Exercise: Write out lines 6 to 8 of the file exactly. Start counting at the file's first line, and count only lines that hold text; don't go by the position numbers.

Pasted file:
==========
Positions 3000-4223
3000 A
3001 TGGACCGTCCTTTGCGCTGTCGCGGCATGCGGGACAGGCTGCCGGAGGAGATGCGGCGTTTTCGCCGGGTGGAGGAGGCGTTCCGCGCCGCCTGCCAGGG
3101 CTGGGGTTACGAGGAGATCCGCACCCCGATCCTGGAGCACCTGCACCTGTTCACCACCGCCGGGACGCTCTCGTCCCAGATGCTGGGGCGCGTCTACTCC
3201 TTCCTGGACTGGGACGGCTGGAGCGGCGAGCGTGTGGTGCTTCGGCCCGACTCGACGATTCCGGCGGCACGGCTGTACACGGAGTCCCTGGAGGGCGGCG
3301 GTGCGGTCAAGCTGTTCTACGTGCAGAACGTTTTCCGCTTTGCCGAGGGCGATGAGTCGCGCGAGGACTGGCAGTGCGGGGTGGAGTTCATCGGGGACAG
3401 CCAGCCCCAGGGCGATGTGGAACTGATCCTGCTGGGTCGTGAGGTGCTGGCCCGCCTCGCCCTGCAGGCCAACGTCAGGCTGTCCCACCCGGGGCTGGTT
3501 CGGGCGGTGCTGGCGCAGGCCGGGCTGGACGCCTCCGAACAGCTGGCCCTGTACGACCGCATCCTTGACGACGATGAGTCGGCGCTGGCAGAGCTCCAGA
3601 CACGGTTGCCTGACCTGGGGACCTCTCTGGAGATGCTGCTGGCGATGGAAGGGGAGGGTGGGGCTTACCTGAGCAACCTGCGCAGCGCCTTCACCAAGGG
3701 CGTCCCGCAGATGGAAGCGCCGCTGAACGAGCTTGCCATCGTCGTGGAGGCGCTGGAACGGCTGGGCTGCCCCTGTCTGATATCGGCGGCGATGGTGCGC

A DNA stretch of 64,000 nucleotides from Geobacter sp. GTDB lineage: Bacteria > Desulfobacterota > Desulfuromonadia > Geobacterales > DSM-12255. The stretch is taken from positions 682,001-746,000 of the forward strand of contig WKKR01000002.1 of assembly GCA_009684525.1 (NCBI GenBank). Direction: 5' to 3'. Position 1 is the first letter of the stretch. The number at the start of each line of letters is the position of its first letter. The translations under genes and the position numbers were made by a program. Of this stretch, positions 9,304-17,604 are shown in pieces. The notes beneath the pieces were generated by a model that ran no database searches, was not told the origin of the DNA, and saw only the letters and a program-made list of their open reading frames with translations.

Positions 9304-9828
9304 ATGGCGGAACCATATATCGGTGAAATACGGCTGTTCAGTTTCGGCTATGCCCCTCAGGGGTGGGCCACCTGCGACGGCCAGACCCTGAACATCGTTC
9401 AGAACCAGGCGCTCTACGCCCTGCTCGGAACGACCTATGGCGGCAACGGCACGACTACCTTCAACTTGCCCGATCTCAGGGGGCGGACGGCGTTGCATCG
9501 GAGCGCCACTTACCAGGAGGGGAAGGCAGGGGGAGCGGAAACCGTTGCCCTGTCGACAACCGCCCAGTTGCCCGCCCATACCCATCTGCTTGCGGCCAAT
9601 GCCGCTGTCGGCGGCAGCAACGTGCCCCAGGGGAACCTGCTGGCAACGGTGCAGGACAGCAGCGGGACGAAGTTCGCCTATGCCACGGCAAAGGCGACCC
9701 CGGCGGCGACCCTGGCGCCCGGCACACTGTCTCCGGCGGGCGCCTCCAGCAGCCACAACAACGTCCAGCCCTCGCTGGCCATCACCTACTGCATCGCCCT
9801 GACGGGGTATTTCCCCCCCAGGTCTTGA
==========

3301 GTGCGGTCAAGCTGTTCTACGTGCAGAACGTTTTCCGCTTTGCCGAGGGCGATGAGTCGCGCGAGGACTGGCAGTGCGGGGTGGAGTTCATCGGGGACAG
3401 CCAGCCCCAGGGCGATGTGGAACTGATCCTGCTGGGTCGTGAGGTGCTGGCCCGCCTCGCCCTGCAGGCCAACGTCAGGCTGTCCCACCCGGGGCTGGTT
3501 CGGGCGGTGCTGGCGCAGGCCGGGCTGGACGCCTCCGAACAGCTGGCCCTGTACGACCGCATCCTTGACGACGATGAGTCGGCGCTGGCAGAGCTCCAGA